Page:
Last week, while we adjusted to Zoom classes and debated the efficacy of various grading policies, Yale undergraduates received an email from Dean of Student Affairs Camille Lizarribar: Yale College will offer no annex housing opportunities for the 2020-21 school year, meaning that some undergraduates will be forced to move off campus despite choosing on-campus housing. Because seniors get first choice during housing draw and first-years and sophomores are required to live on campus, an unspecified portion of the Class of 2022 will be evicted, required by Yale to find housing elsewhere in New Haven.
As justification, Dean Lizarribar pointed to the numerous halted construction projects on Yale’s campus, including on annex housing, due to concerns about the spread of COVID-19. With regards to the difficulty for undergraduates in finding housing options, she wrote: “This may sound daunting, especially in the current circumstances, but New Haven has ample off-campus housing options and it is easier than ever to manage housing searches online. Remember, too, that many leases only become available in the spring and summer, so new options will continue to appear. It’s just a different timeline than the on-campus housing process.” The email was so sparse with details that members of my own residential college were confused as to whether parts of the college constituted “annex housing.”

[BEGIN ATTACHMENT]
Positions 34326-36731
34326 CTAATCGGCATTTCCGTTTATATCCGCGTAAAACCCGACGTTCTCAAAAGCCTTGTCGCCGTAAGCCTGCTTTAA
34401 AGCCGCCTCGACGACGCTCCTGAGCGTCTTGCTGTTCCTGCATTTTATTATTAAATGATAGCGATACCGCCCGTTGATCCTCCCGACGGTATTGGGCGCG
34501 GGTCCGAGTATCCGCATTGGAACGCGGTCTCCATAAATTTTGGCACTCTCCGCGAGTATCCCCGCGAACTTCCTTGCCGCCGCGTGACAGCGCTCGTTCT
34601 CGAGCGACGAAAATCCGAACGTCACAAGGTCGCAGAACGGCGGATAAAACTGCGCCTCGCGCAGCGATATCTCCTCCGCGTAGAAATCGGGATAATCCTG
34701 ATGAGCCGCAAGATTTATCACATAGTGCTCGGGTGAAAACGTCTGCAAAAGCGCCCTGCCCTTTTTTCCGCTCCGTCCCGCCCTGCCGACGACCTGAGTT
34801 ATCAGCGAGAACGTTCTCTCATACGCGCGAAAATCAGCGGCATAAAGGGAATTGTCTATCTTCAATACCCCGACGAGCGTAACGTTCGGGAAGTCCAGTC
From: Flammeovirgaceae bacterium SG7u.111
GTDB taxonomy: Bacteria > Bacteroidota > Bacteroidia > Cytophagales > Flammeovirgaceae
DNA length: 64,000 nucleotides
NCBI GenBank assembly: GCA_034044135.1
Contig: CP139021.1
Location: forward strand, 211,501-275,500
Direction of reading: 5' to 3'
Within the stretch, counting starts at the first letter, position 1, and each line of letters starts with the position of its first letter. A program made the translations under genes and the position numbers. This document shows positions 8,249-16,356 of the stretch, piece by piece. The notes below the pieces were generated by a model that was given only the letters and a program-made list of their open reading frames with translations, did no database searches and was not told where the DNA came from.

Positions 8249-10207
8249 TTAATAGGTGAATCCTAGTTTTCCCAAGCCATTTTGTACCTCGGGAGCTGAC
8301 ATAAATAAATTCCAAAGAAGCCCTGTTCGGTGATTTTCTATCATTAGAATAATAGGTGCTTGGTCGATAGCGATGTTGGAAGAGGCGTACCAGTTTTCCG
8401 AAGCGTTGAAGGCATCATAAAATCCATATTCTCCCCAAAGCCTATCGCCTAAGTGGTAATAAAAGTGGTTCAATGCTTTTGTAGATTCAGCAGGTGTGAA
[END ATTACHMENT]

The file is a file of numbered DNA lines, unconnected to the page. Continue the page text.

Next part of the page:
When I read the email, I felt grateful that I had already secured off-campus housing for the coming school year before leaving New Haven. But I still felt anxious and confused for my classmates who are expecting to remain in their residential colleges, the so-called hallmark of the Yale experience and the reason why many of us chose to attend.
The problem is that, despite the platitudes expressed in this email, finding off-campus housing is much more difficult than Dean Lizarribar lets on, and the cost of housing is dramatically inflated in the parts of New Haven nearest to Yale. The time to comfortably sign a lease for the coming academic year without stress isn’t during the summer—it’s at the beginning of the spring semester, in January or February. Now, Yale expects undergraduate students to sort through picked-over housing options much later in the housing process, doing it all without being in New Haven to tour housing options in the first place.
This is combined with the already complicated process in place for students on financial aid to be reimbursed for off-campus housing costs, an issue the email does not address at all. Right now, undergraduates on financial aid who choose to live off-campus don’t see payments from Yale until at least October, meaning that they must have the cash on hand for furniture, security deposits and other household necessities to survive until then. In addition, most undergraduates will have paid at least two rent payments and needed several weeks’ food supply before ever seeing a cent from the University. This was not mentioned as a factor for consideration in Dean Lizarribar’s email, meaning that several rising juniors may need to go into debt for housing Yale is requiring them to seek.